In a disturbing trend of criminalizing pregnancy, South Carolina, alongside Alabama and Oklahoma, has institutionalized the prosecution of women for substance abuse during pregnancy. This punitive approach, rooted in the concept of “fetal personhood,” has its origins in a controversial 1989 policy at the Medical University of South Carolina, which mandated reporting pregnant women who tested positive for illegal substances.
Despite a federal investigation and a lawsuit that ended the program in 1994, the idea persisted. The South Carolina Supreme Court further entrenched this stance in 1996, ruling that child abuse laws apply to viable fetuses, effectively criminalizing certain actions of pregnant women.
The Post and Courier, in collaboration with The Marshall Project and other partners, delved into nearly 200 cases between 2006 and 2021 where women faced charges related to perinatal drug use. This number, likely an undercount, highlights a systemic issue. While proponents argue these measures protect infants, critics, including medical professionals and lawyers, challenge the scientific basis of such prosecutions.
South Carolina’s harsh approach does not differentiate perinatal drug use from other forms of child neglect or abuse, leading to inconsistent and unpredictable enforcement. The state boasts the second-highest arrest rate for alleged perinatal drug use in the U.S., only trailing Alabama.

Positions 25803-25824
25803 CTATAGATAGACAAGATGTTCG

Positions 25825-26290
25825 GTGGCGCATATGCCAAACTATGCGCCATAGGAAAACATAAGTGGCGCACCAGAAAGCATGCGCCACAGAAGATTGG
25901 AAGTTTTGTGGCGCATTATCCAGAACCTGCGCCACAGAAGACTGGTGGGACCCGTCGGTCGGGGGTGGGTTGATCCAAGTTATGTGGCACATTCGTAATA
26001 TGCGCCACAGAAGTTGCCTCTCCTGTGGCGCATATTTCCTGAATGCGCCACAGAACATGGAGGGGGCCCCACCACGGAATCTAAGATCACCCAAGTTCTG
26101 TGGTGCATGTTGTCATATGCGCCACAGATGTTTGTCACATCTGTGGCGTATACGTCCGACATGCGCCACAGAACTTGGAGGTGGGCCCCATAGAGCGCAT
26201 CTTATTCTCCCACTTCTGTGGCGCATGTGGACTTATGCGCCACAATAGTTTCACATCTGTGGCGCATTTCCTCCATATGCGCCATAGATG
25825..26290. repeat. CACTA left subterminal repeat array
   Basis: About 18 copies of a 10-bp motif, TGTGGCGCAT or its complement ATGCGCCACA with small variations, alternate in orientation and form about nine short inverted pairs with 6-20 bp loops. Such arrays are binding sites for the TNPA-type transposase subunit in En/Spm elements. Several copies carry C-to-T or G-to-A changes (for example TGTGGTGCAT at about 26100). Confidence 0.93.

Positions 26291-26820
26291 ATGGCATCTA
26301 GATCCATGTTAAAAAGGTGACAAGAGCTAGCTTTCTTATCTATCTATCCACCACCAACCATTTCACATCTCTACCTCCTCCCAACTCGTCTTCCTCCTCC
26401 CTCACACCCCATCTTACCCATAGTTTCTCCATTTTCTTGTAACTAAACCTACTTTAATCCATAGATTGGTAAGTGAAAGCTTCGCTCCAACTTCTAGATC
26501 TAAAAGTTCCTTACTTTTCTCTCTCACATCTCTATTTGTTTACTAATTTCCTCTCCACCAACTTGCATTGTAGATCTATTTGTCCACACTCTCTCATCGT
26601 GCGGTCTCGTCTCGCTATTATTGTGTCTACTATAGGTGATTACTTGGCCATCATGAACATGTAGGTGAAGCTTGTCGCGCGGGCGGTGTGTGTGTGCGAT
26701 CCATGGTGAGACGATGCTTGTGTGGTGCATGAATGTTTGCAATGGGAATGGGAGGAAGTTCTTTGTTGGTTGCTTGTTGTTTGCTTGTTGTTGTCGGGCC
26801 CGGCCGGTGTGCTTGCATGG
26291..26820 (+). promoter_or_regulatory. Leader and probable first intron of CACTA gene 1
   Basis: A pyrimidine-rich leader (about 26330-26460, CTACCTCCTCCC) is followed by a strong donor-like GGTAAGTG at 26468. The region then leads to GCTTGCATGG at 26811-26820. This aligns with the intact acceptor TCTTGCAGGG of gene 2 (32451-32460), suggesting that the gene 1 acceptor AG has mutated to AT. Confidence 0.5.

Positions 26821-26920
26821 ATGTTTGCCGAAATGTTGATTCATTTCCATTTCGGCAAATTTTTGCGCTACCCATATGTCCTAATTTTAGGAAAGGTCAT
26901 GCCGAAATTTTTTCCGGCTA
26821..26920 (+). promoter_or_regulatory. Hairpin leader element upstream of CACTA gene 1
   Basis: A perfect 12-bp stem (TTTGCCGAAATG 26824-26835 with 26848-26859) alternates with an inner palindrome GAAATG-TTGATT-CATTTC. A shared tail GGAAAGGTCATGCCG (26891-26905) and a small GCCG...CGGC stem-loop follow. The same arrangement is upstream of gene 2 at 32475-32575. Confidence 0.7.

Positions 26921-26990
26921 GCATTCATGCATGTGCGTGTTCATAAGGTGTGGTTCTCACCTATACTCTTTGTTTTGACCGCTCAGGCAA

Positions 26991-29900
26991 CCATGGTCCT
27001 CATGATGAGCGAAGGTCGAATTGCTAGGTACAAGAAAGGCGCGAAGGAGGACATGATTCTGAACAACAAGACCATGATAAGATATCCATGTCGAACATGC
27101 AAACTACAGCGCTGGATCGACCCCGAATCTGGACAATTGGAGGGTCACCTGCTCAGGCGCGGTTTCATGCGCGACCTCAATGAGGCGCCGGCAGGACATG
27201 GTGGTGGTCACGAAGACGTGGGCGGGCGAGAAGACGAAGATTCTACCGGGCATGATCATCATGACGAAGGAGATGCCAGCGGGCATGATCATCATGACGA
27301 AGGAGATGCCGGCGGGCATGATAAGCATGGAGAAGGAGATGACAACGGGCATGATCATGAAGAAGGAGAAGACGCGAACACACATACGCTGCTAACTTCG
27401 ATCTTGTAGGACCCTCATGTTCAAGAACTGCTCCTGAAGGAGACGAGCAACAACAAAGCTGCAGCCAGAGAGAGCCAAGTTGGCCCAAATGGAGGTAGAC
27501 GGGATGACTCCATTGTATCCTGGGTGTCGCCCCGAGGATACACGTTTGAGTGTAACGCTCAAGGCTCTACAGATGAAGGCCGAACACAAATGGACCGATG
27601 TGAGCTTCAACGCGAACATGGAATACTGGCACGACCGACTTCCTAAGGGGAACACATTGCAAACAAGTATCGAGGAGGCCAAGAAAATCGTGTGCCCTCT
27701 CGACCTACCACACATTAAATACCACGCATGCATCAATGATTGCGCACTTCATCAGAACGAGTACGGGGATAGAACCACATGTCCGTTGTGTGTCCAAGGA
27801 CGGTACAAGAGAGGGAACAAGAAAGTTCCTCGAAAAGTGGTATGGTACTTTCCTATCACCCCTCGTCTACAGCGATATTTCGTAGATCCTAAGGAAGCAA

The analysis by The Post and Courier revealed a complex picture: one-third of these charges were dismissed, and among the resulting sentences, two-thirds led to probation rather than prison. Women rarely served more than a year in prison, with many facing a blend of jail time and probation. However, no cases went to jury trial; the women involved often pleaded guilty.
The consequences of these arrests extend beyond prison walls. Convicted women face additional burdens like placement on child abuse registries, random drug screenings, and significant court fees. Additionally, many positive tests lead to referrals to the South Carolina Department of Social Services. In 2022 alone, nearly 1,600 reports involved substance-affected newborns.
The statewide impact of this policy is widespread, affecting women in nearly every county. From rural Union to densely populated Horry, the shadow of fetal personhood laws looms large over pregnant women, particularly those struggling with substance abuse.
This system not only penalizes women for their health issues but also undermines their autonomy and motherhood. As the nation grapples with the fallout from the Roe v. Wade overturn, South Carolina’s stance serves as a stark example of how fetal personhood laws can lead to punitive measures against pregnant women, often with lasting consequences on their lives and families.